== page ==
Facebook won the social networking war for connecting with friends and family back in 2008 when it surpassed Myspace for worldwide unique visitors, according to comScore. Google+ didn’t seem to get the memo.
On a recent login to Google+, I noticed the top post in my stream has this comment: “25 responses on Facebook. 2 on Google+ (counting this one). This is a ghost town.” With a fairly large group of early adopters in my circle, the excitement for Google+ of just over 2 months ago has given way to indifference among everyone I know.
The reason is fairly obvious. Google+ is meant to connect you with people you know, just like Facebook. It’s an attempt to compete on features and UI in a business dominated by network effects and switching costs. There is no way to beat Facebook at its own game, even with all the resources in the world at your disposal. Facebook won three or four years ago. Building a better mousetrap gets you nowhere. The trick is a differentiated social graph.
Social networks are defined by the nature of their social graphs. The Facebook social graph is the people you know, which of course is convenient since everyone in the world knows someone. But as large an opportunity as that social graph is, it is also limiting. As with every other product, context matters. People on Facebook don’t accept friend requests from people they don’t know. The battlefront in social networking is not connecting you to people you already know, but in connecting you to people you want to know.
As Liz Gannes of AllThingsD recently pointed out in a review of social discovery, the ultimate question is just how many people want to meet new people. How big, exactly, could this “social discovery” space be?
Pretty big. These networks in the aggregate already make hundreds of millions of dollars in revenue per year. The space right now is dominated by services like Badoo with its tremendous virtual currency monetization around meeting new people, Yobongo with its popular proximity-based chat, Tagged with its established international user base, and myYearbook, my company, with its focus on facilitating interactions through mobile and social games.
A number of very smart people have realised meeting new people has the capacity to support an entirely new category of geo-social network that weds social-mobile-local and carries the potential to be deeply disruptive. Andreessen Horowitz, for example, recently invested $5+ million in Likealittle, and new mobile apps for meeting people come out at least weekly, from Blendr to Mingle to Snog to WhosHere.
Innovation and execution are going to separate the winners from the losers in this space, just as it separated Facebook from Bebo, Myspace, and Orkut. While only time will tell who wins and who loses, I would not be surprised to see “social discovery” become a multi-billion dollar industry out of essentially thin air while at the same time disrupting that other category of meet-new-people destinations: dating sites.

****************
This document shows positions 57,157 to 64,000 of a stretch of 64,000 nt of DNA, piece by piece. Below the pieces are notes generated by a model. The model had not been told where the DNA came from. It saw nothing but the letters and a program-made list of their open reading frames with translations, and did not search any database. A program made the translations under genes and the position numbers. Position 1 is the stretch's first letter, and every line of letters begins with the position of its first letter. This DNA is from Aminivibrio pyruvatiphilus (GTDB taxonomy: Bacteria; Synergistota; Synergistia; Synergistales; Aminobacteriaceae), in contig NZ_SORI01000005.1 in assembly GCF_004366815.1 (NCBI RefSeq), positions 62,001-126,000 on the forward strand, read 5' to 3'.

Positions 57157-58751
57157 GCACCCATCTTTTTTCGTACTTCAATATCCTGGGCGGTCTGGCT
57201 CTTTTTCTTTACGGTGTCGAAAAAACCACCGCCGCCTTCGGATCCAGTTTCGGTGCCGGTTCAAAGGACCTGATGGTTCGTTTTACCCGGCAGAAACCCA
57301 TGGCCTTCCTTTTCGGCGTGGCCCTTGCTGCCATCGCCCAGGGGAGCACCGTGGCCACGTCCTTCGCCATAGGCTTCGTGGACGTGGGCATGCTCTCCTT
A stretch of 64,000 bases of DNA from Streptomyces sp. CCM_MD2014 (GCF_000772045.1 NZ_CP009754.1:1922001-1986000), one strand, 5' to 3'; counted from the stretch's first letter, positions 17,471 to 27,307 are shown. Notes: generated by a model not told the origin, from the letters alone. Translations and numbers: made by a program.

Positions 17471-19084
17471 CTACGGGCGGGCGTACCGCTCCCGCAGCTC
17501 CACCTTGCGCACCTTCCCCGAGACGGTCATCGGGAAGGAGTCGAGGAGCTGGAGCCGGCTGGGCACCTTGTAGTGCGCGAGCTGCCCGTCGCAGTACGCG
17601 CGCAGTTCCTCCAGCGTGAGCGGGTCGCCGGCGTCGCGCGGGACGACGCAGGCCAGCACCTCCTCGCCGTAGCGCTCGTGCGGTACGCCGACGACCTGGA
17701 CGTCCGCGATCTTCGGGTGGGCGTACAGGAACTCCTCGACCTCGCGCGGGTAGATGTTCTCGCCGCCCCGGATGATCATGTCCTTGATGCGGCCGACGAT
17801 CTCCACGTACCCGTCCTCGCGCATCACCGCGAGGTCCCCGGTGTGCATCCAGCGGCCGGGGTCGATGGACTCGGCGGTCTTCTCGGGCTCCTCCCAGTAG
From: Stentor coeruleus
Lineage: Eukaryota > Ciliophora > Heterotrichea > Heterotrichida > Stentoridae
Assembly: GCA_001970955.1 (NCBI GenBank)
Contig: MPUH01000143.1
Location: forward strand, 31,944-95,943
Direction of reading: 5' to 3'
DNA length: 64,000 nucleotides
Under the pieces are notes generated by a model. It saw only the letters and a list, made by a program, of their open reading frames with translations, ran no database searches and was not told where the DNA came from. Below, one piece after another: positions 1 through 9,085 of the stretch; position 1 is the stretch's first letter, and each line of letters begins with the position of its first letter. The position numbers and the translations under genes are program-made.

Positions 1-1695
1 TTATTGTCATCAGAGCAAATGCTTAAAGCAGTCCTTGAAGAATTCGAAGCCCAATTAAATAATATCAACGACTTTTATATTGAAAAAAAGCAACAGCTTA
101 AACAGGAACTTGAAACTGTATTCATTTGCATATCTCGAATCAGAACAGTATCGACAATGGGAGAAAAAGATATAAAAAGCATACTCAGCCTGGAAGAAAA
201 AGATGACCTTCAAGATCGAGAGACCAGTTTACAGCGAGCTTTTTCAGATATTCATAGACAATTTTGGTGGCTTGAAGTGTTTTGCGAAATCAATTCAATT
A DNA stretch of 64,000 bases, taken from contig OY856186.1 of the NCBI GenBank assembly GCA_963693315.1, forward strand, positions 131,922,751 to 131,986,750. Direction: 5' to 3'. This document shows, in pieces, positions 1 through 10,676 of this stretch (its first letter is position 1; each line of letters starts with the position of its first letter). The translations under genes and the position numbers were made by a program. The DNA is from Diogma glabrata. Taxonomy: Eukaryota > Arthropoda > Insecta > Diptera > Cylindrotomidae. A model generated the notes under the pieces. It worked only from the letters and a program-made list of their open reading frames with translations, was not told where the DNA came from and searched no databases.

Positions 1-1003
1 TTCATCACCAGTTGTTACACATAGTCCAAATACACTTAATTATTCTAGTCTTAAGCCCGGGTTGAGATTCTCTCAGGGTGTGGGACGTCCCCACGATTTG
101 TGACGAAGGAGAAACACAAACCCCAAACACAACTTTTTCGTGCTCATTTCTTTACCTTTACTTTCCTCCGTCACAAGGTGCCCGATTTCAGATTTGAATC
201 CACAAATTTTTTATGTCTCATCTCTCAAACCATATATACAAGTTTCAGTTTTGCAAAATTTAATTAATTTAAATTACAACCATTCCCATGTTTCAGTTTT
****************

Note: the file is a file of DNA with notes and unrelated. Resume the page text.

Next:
Social discovery isn’t online dating. The goal of joining a dating site is to be able to leave it. If you look at dating sites like Match, JDate, and eHarmony, they all have something in common: they are all transactional. Members are looking for someone to date or to marry — to the extent that they find someone, they churn out. Retention metrics on dating sites are generally poor, like page views per visitor and visits per visitor. The people you see on dating sites are other people like you relying on the contrivance of the dating site to meet people in an unnatural environment. It’s not fun.
Social discovery sites on the other hand are different. They make meeting people fun. “Meeting people” is broader and carries no stigma. These meeting services are media and entertainment properties, not burn-and-churn subscription businesses. While people can meet and date, social discovery goes beyond that single use case. “Meeting” is for anyone: new friends, people with similar interests, and people who share your interests in Magic, even. Social discovery is more natural than dating sites and ultimately, in my view, will prove the bigger concept and the bigger opportunity.
Meeting people through games is nothing new. Just about every one you know you likely met via a chance encounter that blossomed into something more, whether it was from a pickup game of basketball or bumping into someone at a coffee shop. We at myYearbook want to get the algorithm right for that encounter, as do a number of our competitors. One thing is for certain, this is where the action is, not Google+.
myYearbook co-founders Catherine Cook and Geoff Cook collaborated on writing this post.
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